Once the capital of the Later Baekjae kingdom during Korea’s medieval period, Jeonju was seen as a type of spiritual heartland during the later Joseon dynasty (1392-1898). This is because Joseon’s ruling clan, the Yi clan, originally came from Jeonju. Korea’s illustrious Joseon era is immortalized in Jeonju today through the architecture, tea houses and of course, the wearing of Korean hanbok! Today Jeonju is one of the top three tourist destinations in all of Korea and is even a designated Slow City in recognition for the slower, more traditional pace of life the city’s people enjoy.
Hanok and other fantastic buildings
To begin, hanok refers to “Korean houses” generally of the Joseon style. These houses are distinct due to their striking, slanted roofs and frames built from wood. In Jeonju one can enjoy the interior of a hanok in some of the many restaurants or traditional style teahouses in the village. At hanok restaurants, traditional food can be enjoyed, such as bibimbap, which is prepared in a unique way in the Jeonju area compared to other parts of Korea.
Some other buildings include…
Pungnam Gate: Once the provincial governor’s capital building during the Joseon dynasty and was also one of four additional gates, all of which have been destroyed. Luckily, Pungnam has remained and has been restored to its original glory.
Jeondong Cathedral: Some visitors to Korea are surprised by the high number of Christians who live in the country. Christianity has a long history in Korea, going back to the Joseon era, too (with possibly some Nestorian Christians coming along with the Mongols during their invasions of Korea). The Jeondong Cathedral was built in 1914, and bears a unique and colorful exterior much different than many contemporary churches in Korea, being a mix of Byzantine and Romanesque design similar to a cathedral one may find in Central or Eastern Europe. The church was built on the site where the first Catholic martyr in Korea, Yun Ji Chung died, and he is commemorated at the Cathedral today.
Omokdae: Once the site of a grandiose banquet hosted by the founder of the Joseon dynasty, Lee Seonggae, Omokdae is a great place to take in the view of the village and some of the natural scenery of the area.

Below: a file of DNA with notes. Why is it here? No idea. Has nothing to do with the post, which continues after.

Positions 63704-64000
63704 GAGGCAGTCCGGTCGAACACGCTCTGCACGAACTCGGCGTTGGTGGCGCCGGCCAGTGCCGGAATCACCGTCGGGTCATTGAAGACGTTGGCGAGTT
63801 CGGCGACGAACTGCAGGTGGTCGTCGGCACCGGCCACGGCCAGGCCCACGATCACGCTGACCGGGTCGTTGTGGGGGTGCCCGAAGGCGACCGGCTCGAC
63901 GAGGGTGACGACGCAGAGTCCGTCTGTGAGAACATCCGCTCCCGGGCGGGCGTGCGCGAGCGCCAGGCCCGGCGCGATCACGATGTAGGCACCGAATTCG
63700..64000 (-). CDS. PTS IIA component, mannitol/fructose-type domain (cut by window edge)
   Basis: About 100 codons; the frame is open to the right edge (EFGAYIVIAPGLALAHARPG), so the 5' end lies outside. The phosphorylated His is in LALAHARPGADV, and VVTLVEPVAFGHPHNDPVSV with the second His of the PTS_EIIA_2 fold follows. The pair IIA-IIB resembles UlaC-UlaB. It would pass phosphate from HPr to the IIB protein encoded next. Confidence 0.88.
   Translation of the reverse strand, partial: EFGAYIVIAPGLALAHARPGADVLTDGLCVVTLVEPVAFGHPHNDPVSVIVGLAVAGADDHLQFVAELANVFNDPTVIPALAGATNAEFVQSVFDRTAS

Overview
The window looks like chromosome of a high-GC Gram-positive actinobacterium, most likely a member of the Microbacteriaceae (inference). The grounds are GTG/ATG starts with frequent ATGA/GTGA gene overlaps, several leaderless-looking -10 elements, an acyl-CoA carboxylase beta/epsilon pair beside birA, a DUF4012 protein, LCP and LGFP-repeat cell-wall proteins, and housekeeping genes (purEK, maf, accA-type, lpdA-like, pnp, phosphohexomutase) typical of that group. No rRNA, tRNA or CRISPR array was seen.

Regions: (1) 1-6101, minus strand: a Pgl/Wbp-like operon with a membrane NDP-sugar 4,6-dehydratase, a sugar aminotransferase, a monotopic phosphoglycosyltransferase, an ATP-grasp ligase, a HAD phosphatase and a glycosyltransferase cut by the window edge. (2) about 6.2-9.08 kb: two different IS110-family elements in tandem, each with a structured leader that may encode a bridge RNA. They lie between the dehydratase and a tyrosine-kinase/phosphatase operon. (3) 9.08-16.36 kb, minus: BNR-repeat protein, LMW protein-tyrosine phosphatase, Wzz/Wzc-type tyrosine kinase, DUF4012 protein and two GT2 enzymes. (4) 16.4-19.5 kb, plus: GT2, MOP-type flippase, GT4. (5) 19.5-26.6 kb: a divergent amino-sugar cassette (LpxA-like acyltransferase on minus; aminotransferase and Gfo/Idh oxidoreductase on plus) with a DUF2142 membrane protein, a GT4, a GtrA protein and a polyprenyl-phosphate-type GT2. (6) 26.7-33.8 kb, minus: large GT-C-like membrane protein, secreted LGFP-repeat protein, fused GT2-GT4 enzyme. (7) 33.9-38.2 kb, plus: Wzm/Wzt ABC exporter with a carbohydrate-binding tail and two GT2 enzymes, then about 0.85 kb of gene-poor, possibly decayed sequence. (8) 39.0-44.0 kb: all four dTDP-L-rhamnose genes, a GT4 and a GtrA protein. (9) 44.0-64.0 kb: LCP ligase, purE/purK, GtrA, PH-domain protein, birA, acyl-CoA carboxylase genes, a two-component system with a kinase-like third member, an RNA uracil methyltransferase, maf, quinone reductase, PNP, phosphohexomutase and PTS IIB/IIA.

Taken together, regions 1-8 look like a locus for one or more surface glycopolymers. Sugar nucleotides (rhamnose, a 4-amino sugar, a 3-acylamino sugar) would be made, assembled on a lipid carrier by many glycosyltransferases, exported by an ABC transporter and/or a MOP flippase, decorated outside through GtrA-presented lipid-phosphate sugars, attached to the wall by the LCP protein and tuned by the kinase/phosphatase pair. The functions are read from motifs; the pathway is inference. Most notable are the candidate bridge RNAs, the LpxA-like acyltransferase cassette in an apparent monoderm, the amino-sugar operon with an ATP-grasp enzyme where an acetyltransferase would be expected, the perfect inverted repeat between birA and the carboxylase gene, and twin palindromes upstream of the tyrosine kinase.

Hyanggyo: During the Joseon era, Confucianism and later, Neo-Confucianism, became the state religious-philosophies and modes of state craft. And the Hyanggyo found in Jeonju is a great example of the Confucian temples and state operated schools that once were found in Korea during Joseon.
Gyeonggijeon: Come and pay your respects to the founder of the Joseon dynasty at the Gyeonggijeon hall. A portrait of the noble ruler is enshrined here and open to guests coming in to pay homage to the ruler’s legacy, right in his home town!
Hanbok and Hanok
And besides the great attractions, Jeonju is also famous for its hanbok rentals! You can travel back to another time here at Jeonju and enjoy tons of food, drinks, games, souvenirs and handicraft stalls, too! The best times of year to visit Jeonju and rent some lovely hanbok are in Autumn, when the Korean mountains and their multitudinous trees unveil a Monet-esque pastiche of vibrant colors. Another perfect time to visit is in the Spring, when the cherry blossoms, apricots, crabapples and other flowering plants are in full display.
While South Korea prides itself on its modernity, fast-paced and hi-tech society that does not mean history and tradition are forgotten! On the contrary, places like Jeonju are rather more testimony to the fact that for Koreans and foreign visitors alike, the past and the present are both alive and worthy of our attention. So while you visit Jeonju village, wearing period clothing from the 1500’s and viewing buildings that have been standing for over 500 years, don’t forget to take a photo or two on your latest Samsung model smart phone! Or to upload your pictures of the ancient heritage on your favorite modern social media site using the readily available modern Wi-Fi prevalent all over Korea! In these small ways, the past, present and future are in harmony. Have fun when you visit Jeonju, and make sure to try the grilled squid on a stick! It’s delectable.
One of the great things about living in Korea is the ease, speed and convenience of things around you. The transportation is quick, efficient and simple to navigate. Learning Hangul, the Korean alphabet is said to take about 2 hours to learn if one sits and studies it diligently. So even down to core cultural traits like language, there is an emphasis on ease. And that extends to ordering things here in Korea, whether it be clothes, electronics or most importantly, FOOD. But for many, mostly expats, English teachers and study abroad students, ordering food can be anything but convenient, easy and simple. It can be downright scary! But have no fear, here is your way to enjoy the convenience of getting that fried chicken from the restaurant halfway downtown to your apartment door faster than you can say ppali ppali (빨리 빨리/quickly, quickly)!
A Handy Glossary